TX packets:3709952 errors:0 dropped:0 overruns:0 carrier:0
          collisions:0 txqueuelen:1000
          RX bytes:3491068182 (3329.3 Mb)  TX bytes:3210855222 (3062.1 Mb)

ens192    Link encap:Ethernet  HWaddr 00:50:56:93:38:5D
          inet6 addr: fe80::250:56ff:fe93:385d/64 Scope:Link
          RX packets:33492316 errors:0 dropped:707 overruns:0 frame:0
          TX packets:34 errors:0 dropped:0 overruns:0 carrier:0
          collisions:0 txqueuelen:1000
          RX bytes:15253933532 (14547.2 Mb)  TX bytes:8245 (8.0 Kb)

ens192:av Link encap:Ethernet  HWaddr 00:50:56:93:38:5D
          inet addr:  Bcast:  Mask:

lo        Link encap:Local Loopback
          inet addr:  Mask:
          inet6 addr: ::1/128 Scope:Host
          UP LOOPBACK RUNNING  MTU:65536  Metric:1
          RX packets:12807199 errors:0 dropped:0 overruns:0 frame:0
          TX packets:12807199 errors:0 dropped:0 overruns:0 carrier:0
          collisions:0 txqueuelen:0
          RX bytes:1609701149 (1535.1 Mb)  TX bytes:1609701149 (1535.1 Mb)

linux-nor8:/etc # route
Kernel IP routing table
Destination     Gateway         Genmask         Flags Metric Ref    Use Iface
default         UG    0      0        0 ens160
default         *              U     1003   0        0 ens192        *          U     0      0        0 ens160
loopback        *            U     0      0        0 lo
link-local      *          U     0      0        0 ens192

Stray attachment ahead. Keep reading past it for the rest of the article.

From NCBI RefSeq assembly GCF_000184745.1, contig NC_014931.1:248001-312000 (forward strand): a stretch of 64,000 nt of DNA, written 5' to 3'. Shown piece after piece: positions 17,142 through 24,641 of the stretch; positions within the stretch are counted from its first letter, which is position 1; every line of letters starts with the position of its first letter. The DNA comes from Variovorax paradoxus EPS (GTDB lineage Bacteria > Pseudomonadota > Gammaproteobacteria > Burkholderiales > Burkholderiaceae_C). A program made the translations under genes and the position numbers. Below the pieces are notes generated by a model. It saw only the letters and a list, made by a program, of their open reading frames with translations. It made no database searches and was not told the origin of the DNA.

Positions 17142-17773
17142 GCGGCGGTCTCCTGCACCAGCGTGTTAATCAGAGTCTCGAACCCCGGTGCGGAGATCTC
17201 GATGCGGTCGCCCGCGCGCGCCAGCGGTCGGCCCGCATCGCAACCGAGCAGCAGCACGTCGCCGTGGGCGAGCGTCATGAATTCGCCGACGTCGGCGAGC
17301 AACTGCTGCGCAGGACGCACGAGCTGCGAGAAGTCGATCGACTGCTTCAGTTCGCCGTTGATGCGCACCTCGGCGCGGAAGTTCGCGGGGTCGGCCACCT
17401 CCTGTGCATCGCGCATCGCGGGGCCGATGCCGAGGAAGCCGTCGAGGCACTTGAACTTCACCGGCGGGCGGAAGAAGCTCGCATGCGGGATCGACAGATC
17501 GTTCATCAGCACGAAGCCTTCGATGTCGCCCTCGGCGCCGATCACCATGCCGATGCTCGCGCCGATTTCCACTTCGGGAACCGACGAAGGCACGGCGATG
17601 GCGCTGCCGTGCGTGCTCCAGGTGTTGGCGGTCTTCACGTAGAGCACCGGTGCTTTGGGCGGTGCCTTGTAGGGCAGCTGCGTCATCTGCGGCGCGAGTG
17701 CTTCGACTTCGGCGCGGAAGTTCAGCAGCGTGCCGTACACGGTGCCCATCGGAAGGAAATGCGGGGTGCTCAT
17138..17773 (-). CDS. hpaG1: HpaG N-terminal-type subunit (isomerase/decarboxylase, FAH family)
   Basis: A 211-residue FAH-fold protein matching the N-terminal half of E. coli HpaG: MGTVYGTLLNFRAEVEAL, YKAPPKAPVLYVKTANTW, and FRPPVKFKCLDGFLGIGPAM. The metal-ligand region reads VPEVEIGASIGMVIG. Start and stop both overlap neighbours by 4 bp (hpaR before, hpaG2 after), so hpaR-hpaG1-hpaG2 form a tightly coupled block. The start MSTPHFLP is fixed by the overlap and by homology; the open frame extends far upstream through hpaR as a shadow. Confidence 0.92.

Well, the 169.254.x.y subnet is reserved for Automatic Private IP Addressing (APIA). (I could be wrong, but I think openSUSE self-assigns when no IP address is assigned eg by a DHCP server). Anyway, it’s a non-routable link-local address.

That was my understanding as well but I figured at this point anything could be relevant. The good news is it broke again over the weekend so I can provide the previously requested traceroute. I also performed a packet capture but only see the echo request and nothing else useful. I turned up logging sensitivity on the firewall and it restarted in order to apply the settings automagically fixing the dead host issue in the process, so it definitely has something to do with the firewall just not sure what.

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linux-nor8:/etc #

Well if you think it is a firewall problem then enable firewall logging and look at the logs :slight_smile: Here’s a link to a post on how to enable firewall logging via YaST :

Still thinking about possibilities but don’t think that it is definitely the firewall,
Could be a dependency (like a network restart).

So, for instance just throwing mud at the wall…
If it is actually an ARP cache issue, then restarting network services could have re-invoked an arp from your machine. Unlike Windows machines which arp periodically and continuously (creating all sorts of traffic “noise”), Linux by default only arps once, don’t remember for sure if on boot (unlikely) or on network service start (likely). This behavior can of course be modified so that your openSUSE can be just as noisy on the network as any Windows box… :slight_smile:

So, just sayin…
Keep possibilities open…


That is exactly what I did, just waiting for it to break again so I can poke around the logs. Thanks for the helpful link.

Ok, it broke yesterday. I see an ICMP redirect being sent from our core router in the firewall log:

[2211933.555402] SFW2-IN-ACC-REL IN=ens160 OUT= MAC=0A:50:56:93:5b:8D:ac:f2:c5:49:61:0F:08:00 SRC=10.1.10
0.1 DST= LEN=56 TOS=0x00 PREC=0x00 TTL=255 ID=9330 PROTO=ICMP TYPE=5 CODE=0 GATEWAY= [SRC= DST= LEN=74 TOS=0x00 PREC=0x
00 TTL=63 ID=13348 DF PROTO=UDP SPT=47355 DPT=161 LEN=54 ]

I don’t know if it is wise or not but I disabled ICMP redirects according to I will see if that remedies the problem.

In the event anyone else experiences this issue disabling ICMP redirects fixed my problem. As to whether or not it will cause other problems is yet to be seen.

No joy, disabling ICMP redirects does not fix the problem.